Medication prescription errors can cause permanent injuries or death

 

Practical tips that we have learned from medical malpractice lawsuits that can help keep your family safe

 
September 26, 2017

As a Houston, Texas medical malpractice attorney, I have represented many clients who were seriously injured from a medication error.

An actual case that settled provides a good illustration of this danger to patient safety. A teenaged autistic boy, who is typically uncooperative as a result of his condition, was admitted to a children’s hospital for several dental procedures. An oral surgeon attending physician and a resident physician, still in training, perform the procedures under general anesthesia.

The doctors planned to prescribe acetaminophen with codeine upon discharge, to control pain, but the patient’s mother told them that their plan would not work because her son refused to take oral medication. The resident physician decided to prescribe a fentanyl patch and then used the electronic medical record system to select the dosage of 100 mcg/hour from a drop-down menu.

Once the mom got home with her son, she placed the fentanyl patch on his upper back. He was found dead the next morning. The autopsy showed that his fentanyl level was 19.1 ng/mL, which is 6-20 times the correct therapeutic level.

In this case, the plaintiff alleged that the resident physician prescribed a fentanyl patch without first determining the appropriate strength for the patient’s age and size. The plaintiff also pointed out that the drug had a “black box warning” for prescribers, but that the resident physician ignored most of them, instead just relying on the click-down box on the electronic medical record system.

By the way, the case settled for an undisclosed amount.

What also caught my attention about this case is that there was no safety net in place for the resident physician’s order. Think about all of the healthcare providers that did nothing, even though they had an opportunity to do so: the attending physician supervising the resident physician, the registered nurse handling the patient discharge, and the pharmacist who filled the prescription.

What doctors should do when writing prescriptions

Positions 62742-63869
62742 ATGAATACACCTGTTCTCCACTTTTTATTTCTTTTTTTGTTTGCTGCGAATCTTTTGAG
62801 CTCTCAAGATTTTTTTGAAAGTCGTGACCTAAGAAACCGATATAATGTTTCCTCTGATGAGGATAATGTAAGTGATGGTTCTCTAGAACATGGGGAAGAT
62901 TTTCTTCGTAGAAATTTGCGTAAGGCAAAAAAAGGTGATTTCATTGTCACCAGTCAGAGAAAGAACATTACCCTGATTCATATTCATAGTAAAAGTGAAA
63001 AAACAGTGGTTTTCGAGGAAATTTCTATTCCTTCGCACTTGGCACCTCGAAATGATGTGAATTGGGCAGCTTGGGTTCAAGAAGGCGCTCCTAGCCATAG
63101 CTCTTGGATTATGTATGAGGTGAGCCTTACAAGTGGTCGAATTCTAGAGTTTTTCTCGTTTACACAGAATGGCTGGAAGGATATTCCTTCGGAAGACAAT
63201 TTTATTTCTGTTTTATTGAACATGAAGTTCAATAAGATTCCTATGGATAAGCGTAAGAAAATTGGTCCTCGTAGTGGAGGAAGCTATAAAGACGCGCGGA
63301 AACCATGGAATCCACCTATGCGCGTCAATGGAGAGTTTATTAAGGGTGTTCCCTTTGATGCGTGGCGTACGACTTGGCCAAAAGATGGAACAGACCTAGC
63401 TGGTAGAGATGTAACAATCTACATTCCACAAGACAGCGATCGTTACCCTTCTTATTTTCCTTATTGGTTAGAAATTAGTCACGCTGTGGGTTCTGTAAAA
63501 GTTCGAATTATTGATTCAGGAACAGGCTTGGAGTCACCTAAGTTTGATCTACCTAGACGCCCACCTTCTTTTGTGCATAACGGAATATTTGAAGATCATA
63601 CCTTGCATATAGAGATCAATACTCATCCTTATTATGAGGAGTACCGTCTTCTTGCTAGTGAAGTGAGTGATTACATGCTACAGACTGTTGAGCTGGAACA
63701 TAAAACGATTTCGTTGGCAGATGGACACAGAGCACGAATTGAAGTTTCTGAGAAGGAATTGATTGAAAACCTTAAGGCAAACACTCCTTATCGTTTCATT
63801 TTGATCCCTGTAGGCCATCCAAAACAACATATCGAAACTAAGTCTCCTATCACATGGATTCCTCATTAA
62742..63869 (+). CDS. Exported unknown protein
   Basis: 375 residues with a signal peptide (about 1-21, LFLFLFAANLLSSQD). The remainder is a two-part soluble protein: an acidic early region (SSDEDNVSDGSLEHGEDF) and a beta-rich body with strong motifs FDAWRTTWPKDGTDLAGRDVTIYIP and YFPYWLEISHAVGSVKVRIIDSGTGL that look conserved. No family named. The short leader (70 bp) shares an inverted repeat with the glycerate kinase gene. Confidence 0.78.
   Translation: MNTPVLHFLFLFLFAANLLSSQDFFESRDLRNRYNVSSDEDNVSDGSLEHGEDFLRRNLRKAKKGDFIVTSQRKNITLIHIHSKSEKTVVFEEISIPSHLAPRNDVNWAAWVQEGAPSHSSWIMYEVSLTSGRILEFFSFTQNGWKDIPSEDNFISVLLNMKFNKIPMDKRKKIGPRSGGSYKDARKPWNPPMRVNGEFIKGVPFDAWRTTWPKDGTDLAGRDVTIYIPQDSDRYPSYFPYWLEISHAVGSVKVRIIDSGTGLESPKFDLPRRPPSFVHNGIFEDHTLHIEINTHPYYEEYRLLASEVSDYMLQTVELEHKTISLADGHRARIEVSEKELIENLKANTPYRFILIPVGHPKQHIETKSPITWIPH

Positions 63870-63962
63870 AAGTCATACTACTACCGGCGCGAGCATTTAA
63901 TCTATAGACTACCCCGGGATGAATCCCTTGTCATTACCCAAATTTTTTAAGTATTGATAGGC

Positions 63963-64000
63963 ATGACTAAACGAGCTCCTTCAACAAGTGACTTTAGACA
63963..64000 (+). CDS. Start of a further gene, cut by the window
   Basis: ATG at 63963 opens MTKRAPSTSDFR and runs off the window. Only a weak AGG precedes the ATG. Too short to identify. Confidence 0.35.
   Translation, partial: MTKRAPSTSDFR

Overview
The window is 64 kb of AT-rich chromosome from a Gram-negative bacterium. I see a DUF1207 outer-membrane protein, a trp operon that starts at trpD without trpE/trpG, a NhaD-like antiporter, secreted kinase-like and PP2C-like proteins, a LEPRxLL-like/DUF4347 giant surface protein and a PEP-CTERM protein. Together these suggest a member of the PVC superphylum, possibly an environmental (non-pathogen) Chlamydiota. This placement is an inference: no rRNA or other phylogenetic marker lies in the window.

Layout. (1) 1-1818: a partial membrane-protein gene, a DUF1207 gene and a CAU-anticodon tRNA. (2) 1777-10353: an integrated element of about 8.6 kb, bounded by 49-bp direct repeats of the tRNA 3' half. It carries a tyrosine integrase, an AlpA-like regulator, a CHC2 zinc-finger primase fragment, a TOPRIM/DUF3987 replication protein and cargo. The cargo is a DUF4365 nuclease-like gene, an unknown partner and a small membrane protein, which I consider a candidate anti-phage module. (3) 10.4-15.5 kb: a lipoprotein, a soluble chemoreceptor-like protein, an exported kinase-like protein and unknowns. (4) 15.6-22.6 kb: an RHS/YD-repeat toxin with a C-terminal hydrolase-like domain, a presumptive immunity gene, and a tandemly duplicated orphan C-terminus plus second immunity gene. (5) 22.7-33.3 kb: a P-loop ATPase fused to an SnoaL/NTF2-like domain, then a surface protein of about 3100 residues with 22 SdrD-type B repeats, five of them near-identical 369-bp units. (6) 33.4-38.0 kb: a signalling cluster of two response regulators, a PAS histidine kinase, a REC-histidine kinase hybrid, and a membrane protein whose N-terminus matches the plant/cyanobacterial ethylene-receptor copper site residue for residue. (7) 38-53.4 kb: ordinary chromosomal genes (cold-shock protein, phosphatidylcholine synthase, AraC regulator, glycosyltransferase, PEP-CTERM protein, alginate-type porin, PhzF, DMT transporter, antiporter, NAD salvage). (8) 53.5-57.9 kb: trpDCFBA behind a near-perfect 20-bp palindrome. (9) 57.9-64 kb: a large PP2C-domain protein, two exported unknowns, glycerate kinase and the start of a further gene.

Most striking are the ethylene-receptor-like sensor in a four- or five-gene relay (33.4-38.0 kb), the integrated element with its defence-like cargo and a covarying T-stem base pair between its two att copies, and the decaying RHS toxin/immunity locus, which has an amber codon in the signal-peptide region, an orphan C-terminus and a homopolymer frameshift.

Both Texas Medical Board rules and the standard of care require physicians writing medication prescriptions to exercise competence that can be summed up in Five R’s:  (1) the right patient; (2) the right drug; (3) the right dose; (4) the right route; and (5) the right time.

Experts recommend that prescribing physicians check the 5 R’s each and every time they write a prescription. This means that doctors should independently check drugs and dosages each time.

Unfortunately, inmy practice, I have seen time after time when physicians and other healthcare providers rely on computerized medical record systems when it comes to selecting and dosing medications, rather than doing their own research. Certainly, when a prudent doctor uses a medication recommendation from the electronic medical record system, he or she should independently verify the appropriateness of the medication, as well as dosage and routing.

I have also handled a number of cases where inappropriate prescriptions were written that pharmacies should not have filled or dispensed. The standard of care requires pharmacies to have a warning system in place that is automatically triggered under certain circumstances. The warning system should be triggered when there is a drug-drug interaction or contraindication, meaning that the two drugs should not be taken in an overlapping time frame. Similarly, a pharmacy warning system should also be triggered if the dosage falls outside the recommended range for patient’s age.

What you can do

When your doctor, physician’s assistant, or nurse practitioner gives you a prescription, I recommend engaging in a discussion about the medication, signs and symptoms you should look out for, and whether there is any concern about using it with other medications that you are taking. It is important, of course, for the prescribing healthcare provider to be aware of those medications, as well.

Once you go to the pharmacy to pick up your prescription, be sure to take advantage of the opportunity to receive counseling from the pharmacist. This is the perfect time to ask about the dosage and route of administration, and to mention your age and weight. In addition, ask about side effects and other issues that you may need to be aware of.

In my personal experience, pharmacy staff members do not go out of their way to offer pharmacist counseling, but do typically mention it as being available. In some cases that I have handled, pharmacies have kept a record of whether patients accept pharmacist counseling and, if they did not, use that as a means of blaming the patient for any medication error.

We are here to help

If you or someone you care for has been seriously injured as a result of a prescription or medication error, call the experienced medical malpractice attorneys at Painter Law Firm, in Houston, Texas, for a free consultation about your potential case. Our phone number is 281-580-8800.

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Robert Painter is a medical malpractice lawyer at Painter Law Firm PLLC, in Houston, Texas. He represents patients and their families in medical negligence and wrongful death cases, suing doctors, surgeons, anesthesiologists, hospitals, and pharmacies, like CVS and Walgreens.

Robert Painter

Robert Painter is a medical malpractice lawyer at Painter Law Firm PLLC.

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